19 Fed.Reg. 8835, 9014 (1954) (codified as amended at 43 C.F.R. § 192.42(e)(4) (i) (1954 & Cum.Supp.1962)) (emphasis added).5 The italicized language in the pre-1964 regulation made it clear that the statements of interest were required whenever an agent was authorized to act "with respect to" an offer, whether or not the agent participated in its signing. In 1959, however, the agency adopted the "sole party in interest regulation," requiring the offeror to state directly whether he was the sole party with an interest in the offer and lease, and, if not, to disclose the names of all other interested parties. 24 Fed.Reg. 281, 282 (1959) (codified as amended at 43 C.F.R. § 192.42(e)(3) (iii) (Cum.Supp.1962)).6 The offeror and the other interested parties were further required to submit a separate statement, setting forth the nature and extent of the interest of each, within 15 days after the filing of the offer. Id., as amended by 26 Fed.Reg. 3420, 3422 (1961). This new procedure duplicated, to a certain extent, the regulation requiring accompanying statements of interest by agents;7 if an agent did have an interest, he and the offeror would be required to disclose it through the "sole party in interest" procedure.
In order to reduce the duplication,8 the Department amended the "accompanying statements" regulation in 1964 by deleting the language italicized above:
If the offer is signed by an attorney in fact or agent, it shall be accompanied by separate statements over the signatures of the attorney in fact or agent and the offeror ....
29 Fed.Reg. 2502, 2503 (1964) (codified at 43 C.F.R. § 3123.2(d)(1) (1965)) (pertinent version at 43 C.F.R. § 3102.6-1 (1979)). The amendment eliminated the need for accompanying statements in a broad class of filings involving "undisclosed" agents. Henceforth, accompanying statements would be required in only one instance when the offer was "signed by" the agent. No matter how great an agent's involvement in a transaction, no accompanying statements would be required unless the offer was "signed by" the agent.
More than one inference could have been drawn from this amendment of the regulation's language. One possible interpretation was that the regulation was now concerned with agent-formulated offers that never passed through the offeror's hands. There was nothing in the regulation, however, to prevent the offeror from signing blank offers in advance and having the agent fill the terms in later;9 thus, the purpose of ensuring that the offeror reviews the offer could easily have been circumvented without violating the regulation. A second possible interpretation was that the regulation was now concerned only with offers on which the agent's name appeared; i.e., when the offer was signed "O, offeror, by A, agent." This interpretation is also problematic.10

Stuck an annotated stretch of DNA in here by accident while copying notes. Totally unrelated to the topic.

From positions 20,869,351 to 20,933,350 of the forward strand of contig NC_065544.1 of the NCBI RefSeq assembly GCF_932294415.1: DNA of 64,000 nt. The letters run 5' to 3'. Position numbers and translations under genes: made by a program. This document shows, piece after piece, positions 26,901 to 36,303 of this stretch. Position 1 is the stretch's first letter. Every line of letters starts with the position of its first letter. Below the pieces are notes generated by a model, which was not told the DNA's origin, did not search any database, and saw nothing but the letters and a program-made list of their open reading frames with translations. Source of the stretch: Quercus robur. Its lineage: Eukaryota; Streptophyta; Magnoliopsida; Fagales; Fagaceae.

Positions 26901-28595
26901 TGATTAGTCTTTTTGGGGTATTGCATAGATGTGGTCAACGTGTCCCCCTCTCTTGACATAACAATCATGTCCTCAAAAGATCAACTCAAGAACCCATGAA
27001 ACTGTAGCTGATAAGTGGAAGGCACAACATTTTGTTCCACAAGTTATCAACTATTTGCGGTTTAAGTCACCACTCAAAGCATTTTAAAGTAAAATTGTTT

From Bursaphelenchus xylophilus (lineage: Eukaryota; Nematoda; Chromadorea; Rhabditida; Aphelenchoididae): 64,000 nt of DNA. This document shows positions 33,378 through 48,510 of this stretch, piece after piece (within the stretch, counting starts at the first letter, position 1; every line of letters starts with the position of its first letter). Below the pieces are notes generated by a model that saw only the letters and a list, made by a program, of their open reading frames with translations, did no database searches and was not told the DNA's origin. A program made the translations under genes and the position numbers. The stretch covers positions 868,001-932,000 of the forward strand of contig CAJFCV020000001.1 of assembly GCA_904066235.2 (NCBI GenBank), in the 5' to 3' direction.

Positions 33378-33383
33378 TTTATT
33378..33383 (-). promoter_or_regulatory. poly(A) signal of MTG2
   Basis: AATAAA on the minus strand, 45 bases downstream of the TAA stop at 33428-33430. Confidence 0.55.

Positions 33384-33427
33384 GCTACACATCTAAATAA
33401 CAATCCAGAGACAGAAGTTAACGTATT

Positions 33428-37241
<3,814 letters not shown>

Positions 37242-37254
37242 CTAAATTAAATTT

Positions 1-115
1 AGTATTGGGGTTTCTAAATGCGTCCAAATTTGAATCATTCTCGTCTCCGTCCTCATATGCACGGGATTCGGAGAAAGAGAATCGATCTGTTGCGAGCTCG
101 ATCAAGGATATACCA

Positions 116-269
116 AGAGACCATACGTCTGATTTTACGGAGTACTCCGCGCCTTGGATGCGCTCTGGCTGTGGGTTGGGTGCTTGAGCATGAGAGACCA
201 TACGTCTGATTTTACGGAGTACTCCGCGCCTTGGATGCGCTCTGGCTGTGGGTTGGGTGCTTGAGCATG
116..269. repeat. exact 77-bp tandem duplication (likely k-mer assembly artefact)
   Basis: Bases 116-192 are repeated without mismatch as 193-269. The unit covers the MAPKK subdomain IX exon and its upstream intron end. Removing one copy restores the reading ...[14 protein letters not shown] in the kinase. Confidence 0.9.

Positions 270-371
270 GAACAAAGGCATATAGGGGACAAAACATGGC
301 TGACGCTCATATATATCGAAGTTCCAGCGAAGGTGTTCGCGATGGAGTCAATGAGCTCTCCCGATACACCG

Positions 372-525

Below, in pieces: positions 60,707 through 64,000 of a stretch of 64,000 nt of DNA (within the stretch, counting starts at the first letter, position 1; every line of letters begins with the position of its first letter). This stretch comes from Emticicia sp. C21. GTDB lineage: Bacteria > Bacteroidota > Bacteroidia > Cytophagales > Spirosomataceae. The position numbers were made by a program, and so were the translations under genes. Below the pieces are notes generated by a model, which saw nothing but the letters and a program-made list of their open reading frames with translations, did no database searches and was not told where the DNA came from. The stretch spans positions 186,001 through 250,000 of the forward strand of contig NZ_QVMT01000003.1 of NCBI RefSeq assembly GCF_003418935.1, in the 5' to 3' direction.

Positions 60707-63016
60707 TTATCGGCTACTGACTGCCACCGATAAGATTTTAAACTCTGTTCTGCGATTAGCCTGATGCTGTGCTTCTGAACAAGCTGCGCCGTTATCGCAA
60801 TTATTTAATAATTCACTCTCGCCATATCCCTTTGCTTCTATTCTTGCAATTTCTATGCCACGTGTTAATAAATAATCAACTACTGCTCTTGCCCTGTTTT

Whatever the relative merits of these two interpretations, when McDonald and Walsh filed their offer every existing administrative statement concerning the regulation favored the latter one.
The Secretary first interpreted the revised regulation in A.M. Shaffer, 73 Interior Dec. 293 (1966).11 Shaffer did not directly involve the question whether an agent had "signed" within the meaning of the regulation, but rather whether the person who had signed was indeed an "agent." In Shaffer, the persons signing the offers purported to be the offerors; their offers stated, however, that one D. E. Sanburg would acquire an interest. Pursuant to the sole party in interest regulation, they filed statements within 15 days declaring that they were actually agents for Sanburg, and that Sanburg owned a 100% interest in the offer and lease. The Secretary decided that the "accompanying statements" regulation was not clearly applicable to the Shaffers because they had signed as principals, not agents. The Secretary pointed out that the Shaffers had signed the signature line designated for a "lessee" rather than that designated for an attorney in fact or agent. Id. at 330 n.3. The Secretary reasoned that since the Shaffers were fully chargeable with the obligations of the offer and lease, and since they had fully disclosed all interests in the lease, "neither the letter nor the spirit of the agency regulation ha(d) been clearly violated." Id. at 300. The regulation could be reasonably interpreted by offerors "as covering only situations where the principal is named as the offeror and the agent signs the offer expressly as his agent." Id. (emphasis added). To apply the regulation to the situation in Shaffer, the Secretary said, would require its amendment. Id. at 301.